We really appreciate this feature, and for people with too few HDMI sockets, it's a winner. The problems arise when you consider its main limitation. The HDMI switch only functions when the PVR is switched on, so you're essentially using electricity for nothing. Unless you have a TV with only one HDMI input -- as is the case with many older HD Ready TVs -- we don't think it's worthwhile. It might help some people, though, and it doesn't add to the cost of the machine significantly.

Auto set-up and menu system

The HD500 sets itself up as soon as you plug it in and press a single confirmation button. Wait just a few minutes and you'll have Freeview and Freeview HD channels tuned in and ready to record. The first time we tuned our box in, it didn't find any of the HD channels. We aren't sure why this was, but a retune fixed the problem without any further action required -- this is certainly nothing to worry about.

Although its style is a little unusual, the TVonics menu system works for us, and it's really easy to use. Crucially, the menus are responsive and a breeze to navigate. We love the way things fade in and out. The company has clearly spent a considerable amount of time making this look and feel like a premium device, and it works.

Recording a TV show is no more complicated than selecting a show from the electronic programme guide. When you select a show to record, you'll also be offered the opportunity to book the series, thus recording every episode. It's very easy to use, and a truly useful function.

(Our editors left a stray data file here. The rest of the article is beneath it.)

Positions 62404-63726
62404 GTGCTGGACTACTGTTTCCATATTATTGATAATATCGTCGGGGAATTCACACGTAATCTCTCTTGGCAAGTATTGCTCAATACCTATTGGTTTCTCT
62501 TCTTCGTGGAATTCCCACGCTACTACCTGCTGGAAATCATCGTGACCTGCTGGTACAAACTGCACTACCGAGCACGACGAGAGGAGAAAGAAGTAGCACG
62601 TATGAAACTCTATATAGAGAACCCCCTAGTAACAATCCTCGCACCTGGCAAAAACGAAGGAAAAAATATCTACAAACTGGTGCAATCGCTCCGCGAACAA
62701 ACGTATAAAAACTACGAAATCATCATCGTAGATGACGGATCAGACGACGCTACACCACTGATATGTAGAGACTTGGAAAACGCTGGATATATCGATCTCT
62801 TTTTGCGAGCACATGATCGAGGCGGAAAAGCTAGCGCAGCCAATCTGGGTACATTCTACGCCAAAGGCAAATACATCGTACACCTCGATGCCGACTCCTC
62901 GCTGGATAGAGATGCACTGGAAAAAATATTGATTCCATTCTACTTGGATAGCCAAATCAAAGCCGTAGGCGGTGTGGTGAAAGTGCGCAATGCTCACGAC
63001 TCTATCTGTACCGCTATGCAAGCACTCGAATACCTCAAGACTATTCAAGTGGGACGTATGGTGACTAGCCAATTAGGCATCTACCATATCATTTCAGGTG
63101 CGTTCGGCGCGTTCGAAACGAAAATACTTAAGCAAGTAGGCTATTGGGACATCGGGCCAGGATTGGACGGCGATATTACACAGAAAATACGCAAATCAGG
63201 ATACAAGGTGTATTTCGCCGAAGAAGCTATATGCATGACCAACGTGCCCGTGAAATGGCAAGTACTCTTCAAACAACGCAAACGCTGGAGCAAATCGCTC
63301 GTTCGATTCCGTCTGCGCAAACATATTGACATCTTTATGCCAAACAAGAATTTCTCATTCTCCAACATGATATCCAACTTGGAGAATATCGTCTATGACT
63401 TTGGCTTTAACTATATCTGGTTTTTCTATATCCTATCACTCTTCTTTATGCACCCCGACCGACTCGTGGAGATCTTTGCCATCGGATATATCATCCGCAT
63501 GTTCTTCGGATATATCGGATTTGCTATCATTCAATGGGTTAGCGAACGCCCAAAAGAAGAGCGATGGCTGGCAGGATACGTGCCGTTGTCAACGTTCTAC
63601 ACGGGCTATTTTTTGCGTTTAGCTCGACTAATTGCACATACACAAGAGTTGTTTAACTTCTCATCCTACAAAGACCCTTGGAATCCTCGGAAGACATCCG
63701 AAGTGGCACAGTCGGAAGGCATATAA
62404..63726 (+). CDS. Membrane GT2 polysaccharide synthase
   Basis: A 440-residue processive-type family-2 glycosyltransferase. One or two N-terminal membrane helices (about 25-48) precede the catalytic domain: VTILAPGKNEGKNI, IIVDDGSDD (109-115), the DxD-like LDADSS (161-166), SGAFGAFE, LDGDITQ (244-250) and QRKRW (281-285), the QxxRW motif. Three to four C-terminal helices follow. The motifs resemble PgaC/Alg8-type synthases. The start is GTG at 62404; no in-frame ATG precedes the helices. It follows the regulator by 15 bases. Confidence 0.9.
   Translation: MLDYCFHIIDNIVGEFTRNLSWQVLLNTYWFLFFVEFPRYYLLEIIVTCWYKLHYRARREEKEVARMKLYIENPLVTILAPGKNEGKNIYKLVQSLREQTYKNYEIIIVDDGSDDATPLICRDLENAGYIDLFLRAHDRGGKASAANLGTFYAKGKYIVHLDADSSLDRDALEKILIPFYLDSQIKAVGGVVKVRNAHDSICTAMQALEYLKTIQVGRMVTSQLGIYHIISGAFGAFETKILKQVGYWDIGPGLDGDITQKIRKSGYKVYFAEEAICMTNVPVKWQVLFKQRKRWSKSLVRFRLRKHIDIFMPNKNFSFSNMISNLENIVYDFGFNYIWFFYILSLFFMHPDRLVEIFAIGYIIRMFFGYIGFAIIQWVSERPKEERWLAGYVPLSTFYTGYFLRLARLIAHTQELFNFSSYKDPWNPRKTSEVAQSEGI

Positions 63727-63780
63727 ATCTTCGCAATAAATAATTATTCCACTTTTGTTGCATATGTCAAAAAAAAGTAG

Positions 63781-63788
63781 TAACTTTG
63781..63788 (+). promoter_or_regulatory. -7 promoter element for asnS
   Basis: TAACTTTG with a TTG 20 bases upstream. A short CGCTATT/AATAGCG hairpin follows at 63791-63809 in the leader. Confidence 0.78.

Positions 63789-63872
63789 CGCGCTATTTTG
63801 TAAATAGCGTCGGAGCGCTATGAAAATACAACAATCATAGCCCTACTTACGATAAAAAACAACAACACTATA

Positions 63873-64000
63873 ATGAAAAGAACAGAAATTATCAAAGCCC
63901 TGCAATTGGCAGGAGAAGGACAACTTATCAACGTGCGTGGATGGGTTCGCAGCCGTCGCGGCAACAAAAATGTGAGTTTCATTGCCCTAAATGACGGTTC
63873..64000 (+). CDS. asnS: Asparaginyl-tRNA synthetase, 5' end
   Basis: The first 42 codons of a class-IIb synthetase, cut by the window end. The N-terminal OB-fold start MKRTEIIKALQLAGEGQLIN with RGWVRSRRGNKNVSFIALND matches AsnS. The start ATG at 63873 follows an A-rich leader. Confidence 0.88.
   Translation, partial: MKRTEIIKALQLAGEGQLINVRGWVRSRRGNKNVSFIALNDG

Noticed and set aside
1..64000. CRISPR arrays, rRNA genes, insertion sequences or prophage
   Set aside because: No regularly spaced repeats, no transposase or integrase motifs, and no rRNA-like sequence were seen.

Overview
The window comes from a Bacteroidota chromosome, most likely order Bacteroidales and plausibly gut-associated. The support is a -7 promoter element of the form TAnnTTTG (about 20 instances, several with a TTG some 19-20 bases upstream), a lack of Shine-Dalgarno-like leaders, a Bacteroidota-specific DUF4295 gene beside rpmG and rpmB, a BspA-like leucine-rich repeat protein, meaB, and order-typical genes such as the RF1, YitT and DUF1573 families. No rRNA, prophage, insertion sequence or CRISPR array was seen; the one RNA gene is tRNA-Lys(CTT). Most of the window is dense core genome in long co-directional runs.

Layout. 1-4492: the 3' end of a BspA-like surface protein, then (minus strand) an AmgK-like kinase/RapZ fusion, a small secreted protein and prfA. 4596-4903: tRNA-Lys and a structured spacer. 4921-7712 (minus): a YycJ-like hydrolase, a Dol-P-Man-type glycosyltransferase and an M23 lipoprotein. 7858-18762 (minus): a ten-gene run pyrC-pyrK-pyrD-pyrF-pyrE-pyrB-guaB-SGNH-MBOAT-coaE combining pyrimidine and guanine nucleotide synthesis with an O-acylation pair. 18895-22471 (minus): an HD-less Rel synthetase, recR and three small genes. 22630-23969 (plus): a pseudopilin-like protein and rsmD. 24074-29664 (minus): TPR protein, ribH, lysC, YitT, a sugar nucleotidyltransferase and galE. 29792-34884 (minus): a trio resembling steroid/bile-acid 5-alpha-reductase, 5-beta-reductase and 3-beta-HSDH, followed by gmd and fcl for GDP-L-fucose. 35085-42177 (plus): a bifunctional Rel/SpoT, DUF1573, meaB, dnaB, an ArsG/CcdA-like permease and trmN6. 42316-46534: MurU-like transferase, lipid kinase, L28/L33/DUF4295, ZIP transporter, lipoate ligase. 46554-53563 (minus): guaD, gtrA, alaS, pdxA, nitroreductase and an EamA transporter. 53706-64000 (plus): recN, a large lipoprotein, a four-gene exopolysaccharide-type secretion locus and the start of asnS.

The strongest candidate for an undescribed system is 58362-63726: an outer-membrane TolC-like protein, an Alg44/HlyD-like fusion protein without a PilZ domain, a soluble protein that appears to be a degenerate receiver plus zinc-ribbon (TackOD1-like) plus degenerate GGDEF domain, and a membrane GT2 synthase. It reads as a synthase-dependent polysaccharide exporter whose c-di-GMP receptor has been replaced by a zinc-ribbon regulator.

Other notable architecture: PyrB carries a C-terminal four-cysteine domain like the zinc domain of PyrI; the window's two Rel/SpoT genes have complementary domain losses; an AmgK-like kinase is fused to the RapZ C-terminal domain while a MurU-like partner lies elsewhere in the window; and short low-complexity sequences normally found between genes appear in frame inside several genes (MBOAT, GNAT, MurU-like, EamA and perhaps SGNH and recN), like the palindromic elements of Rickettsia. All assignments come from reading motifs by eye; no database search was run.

This box also offers you the chance to book recordings from a trailer. So, if you see something advertised that you like the look of, this device can offer you a button-press to record the advertised show -- very funky, and another idea we've seen executed well on Sky.

Super picture

TVonics endeared itself to us in the past with magnificent attention to detail in its picture quality. This device is no different. Recorded and live TV shows look superb. We were impressed by the quality of standard-definition shows, too, with the HD500 presenting a colourful, detailed and sharp image with no unusual quality problems.

If picture quality is your primary concern, this is a great choice of hardware because it delivers consistently great results.

Although this box has one of the more generous storage capacities we've seen, we still don't think 500GB is quite enough for storing HD material. That said, most people don't store programmes for longer than two weeks anyway, so excessive hoarding of shows may not be a requirement.

Audio upgrade

HD channels on Freeview often don't use AC3 audio for their Dolby Digital soundtracks. This can confuse AV receivers, which don't understand the AAC audio format many channels use. An update for the HD500 will be made available that allows it to transcode AAC audio to AC3, thus reducing compatibility problems. We're pleased to hear this, and glad manufacturers are starting to address the problem of not offering transcoding.


Aside from the hefty Freeview HD tax, we think the TVonics DTR-HD500 is a superb machine at a good price. It looks interesting, and we rather like its unique style, but it might cause some problems in the average TV stand, where space is at a premium. In terms of performance, we think this machine is a real winner, and commend it for a job well done.

Edited by Emma Bayly